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Storage, Handling and Framing Guidelines

After hours of preparation, shooting, and post production your image is perfected. You have chosen the perfect paper for the job. Thanks to meticulous color management and ICC profiles your printer is producing the image exactly the way you envisioned it. Your job is done – or is it?

Like every other art medium, digital papers have their own DO’S and DON’TS for handling, storage and framing. Based on the recommendations from some of the world’s top paper mills, equipment manufacturers and print ateliers, we have formulated a set of guidelines specifically intended for the care of digital prints. Some papers tend to be more delicate than others, but they should all be handled with care.


  • DO keep the paper in its original packaging until required. This will ensure the product stays clean and is not exposed to excess moisture or other airborne contaminants.
  • DO handle the paper by the edges or underside to avoid damaging the coated surface.
  • DON’T touch the coated surface (printable side), as oils from the skin could be absorbed in the coating, which would have an adverse effect on the print quality.
  • DO allow prints to completely dry before handling. The time required will depend on several factors including the inks being used, the humidity, and paper type.
  • DON’T stack a number of freshly printed sheets in a pile. Once dry, use an archival interleaving sheet between each print.
  • DO keep your work surface and substrates clean. Any surface which may come in contact with the media should be carefully cleaned and dust free. Also, when working with cotton papers, consider brushing the sheet before printing. Cotton papers are prone to dust which can accumulate from the cut edges of the sheet. Carefully brush each sheet with a drafting or other soft brush like horse hair to clear the surface of any debris. Compressed air can also be used for this purpose.

Print Storage

  • DO store prints in a clean, dry environment free of harmful environmental or airborne contaminants. As with any artwork it is important to be aware of your environment. High humidity, airborne dust, solvents, adhesives, smoke (including tobacco), and other similar contaminants can permanently damage your print.
  • DO use bags, tapes, dry mounting film and sleeves free of polyethylene and plasticizer. Coated inkjet papers can react to plasticizers by producing a transient yellow cast. This is a recorded phenomenon and can often times be reversed by exposure to UV. If yellowing is experienced, exposing the print to open air for a short period of time will usually reverse the problem. It is best, however, to store the print correctly in the first place.
  • DON’T expose prints to direct sunlight, heat or strong sources of UV for long periods of time. As with all art mediums, the colorant and brightening agents in ink jet prints are sensitive to UV exposure. Most museums and archives store prints in dark storage when not in use and carefully monitor light sources of prints on display.

Framing and Storage

We asked Diane Day of the Professional Picture Framers Association for some simple guidelines. Resources like the PPFA are a great source for information when preparing work for display. Always consider using PPFA certified framers to ensure that archival materials and processes are utilized in the framing of your work.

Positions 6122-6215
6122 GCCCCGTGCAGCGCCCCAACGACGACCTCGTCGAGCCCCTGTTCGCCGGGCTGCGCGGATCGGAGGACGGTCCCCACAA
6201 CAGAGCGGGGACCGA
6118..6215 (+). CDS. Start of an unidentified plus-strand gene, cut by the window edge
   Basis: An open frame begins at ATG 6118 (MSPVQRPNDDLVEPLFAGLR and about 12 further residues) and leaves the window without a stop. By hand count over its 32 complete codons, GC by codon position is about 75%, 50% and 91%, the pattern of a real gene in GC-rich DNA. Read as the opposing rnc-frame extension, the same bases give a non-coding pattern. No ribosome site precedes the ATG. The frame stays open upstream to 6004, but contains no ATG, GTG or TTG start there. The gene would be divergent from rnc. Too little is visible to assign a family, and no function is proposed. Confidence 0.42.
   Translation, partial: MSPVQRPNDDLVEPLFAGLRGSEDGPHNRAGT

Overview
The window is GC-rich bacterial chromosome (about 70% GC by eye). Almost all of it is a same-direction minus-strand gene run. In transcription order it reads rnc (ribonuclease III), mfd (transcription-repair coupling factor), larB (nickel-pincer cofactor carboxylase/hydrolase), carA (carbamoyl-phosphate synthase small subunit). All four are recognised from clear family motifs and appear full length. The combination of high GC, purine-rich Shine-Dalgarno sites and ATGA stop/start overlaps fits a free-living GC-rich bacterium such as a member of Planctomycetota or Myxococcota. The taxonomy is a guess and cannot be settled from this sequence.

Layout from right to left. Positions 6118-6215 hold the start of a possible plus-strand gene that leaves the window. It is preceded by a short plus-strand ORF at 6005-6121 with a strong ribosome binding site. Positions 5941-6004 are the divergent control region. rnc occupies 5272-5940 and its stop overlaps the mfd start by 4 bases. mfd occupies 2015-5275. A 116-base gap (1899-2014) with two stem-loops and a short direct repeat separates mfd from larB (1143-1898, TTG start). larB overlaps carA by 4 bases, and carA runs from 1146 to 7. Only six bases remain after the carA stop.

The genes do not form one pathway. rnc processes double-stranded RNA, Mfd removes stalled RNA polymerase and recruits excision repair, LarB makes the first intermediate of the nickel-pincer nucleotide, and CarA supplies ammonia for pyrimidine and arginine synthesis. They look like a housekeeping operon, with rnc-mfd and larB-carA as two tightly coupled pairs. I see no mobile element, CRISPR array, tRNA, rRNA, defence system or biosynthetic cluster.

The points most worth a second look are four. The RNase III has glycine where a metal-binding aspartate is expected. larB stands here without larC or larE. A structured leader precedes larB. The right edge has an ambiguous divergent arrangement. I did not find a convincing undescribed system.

• DO allow the print to fully dry before mounting or framing. Some inks used on micro porous papers can emit gases which will ‘fog’ the glass of a frame if not properly dried first. We recommend following the printer company’s guidelines for this phenomenon.
  • DO use archival quality mounts and mat boards. We recommend using 100% cotton Rising Museum Board for mounting prints.
  • DON’T expose your printed image to heat as many inks are heat sensitive. We suggest that only low-heat or pressure sensitive dry mounting substrates be used. Never use a high-heat substrate, and always test a sample before mounting the actual artwork.
  • DON’T spray mount as many inks are sensitive to moisture.
  • DON’T use tape to adhere the picture to the mounting board as the adhesive in the tape can cause damage to the edges of the picture.
  • DO use edge strips or corner pockets to mount the print to the mounting board. Edge strips can be made of Japanese paper or, more commonly of polyester film. A number of companies manufacture commercial edge strips commonly known as Mylar D or Melinex. These strips adhere to the mounting board around the edge of the picture that will be framed. They have polyester film that extends downward over the edge of the picture securing it in place. The picture can be slipped in and out of these strips without damage. Corner pockets are similar to ones may remember for older photo albums. Their adhesive keeps them in place on the mounting board at the four corners of your picture. Fit the corners of your picture in to each of the four pockets and you are set to go.
  • DO use UV filtered glass to protect the surface of the print. A good framer will stock this special glass.
  • DO seal the back of the frame. This prevents excess moisture and other air-borne contaminants from reach the print.

Some of our staff recently visited the Louvres in Paris and observed the conditions that they used for displaying and storing their prints. It reminded us of the amount of care and effort that goes in to preserving images which otherwise if posted on the refrigerator with a magnet would quickly fade and disappear forever.

Each new technology or medium brings with it different challenges for caring for your media and your prints. Common sense will be your best asset when handling your valuable prints. Ultimately it is up to you the photographer to ensure that the print is cared for so that your grandchildren can enjoy it.

Additional Resources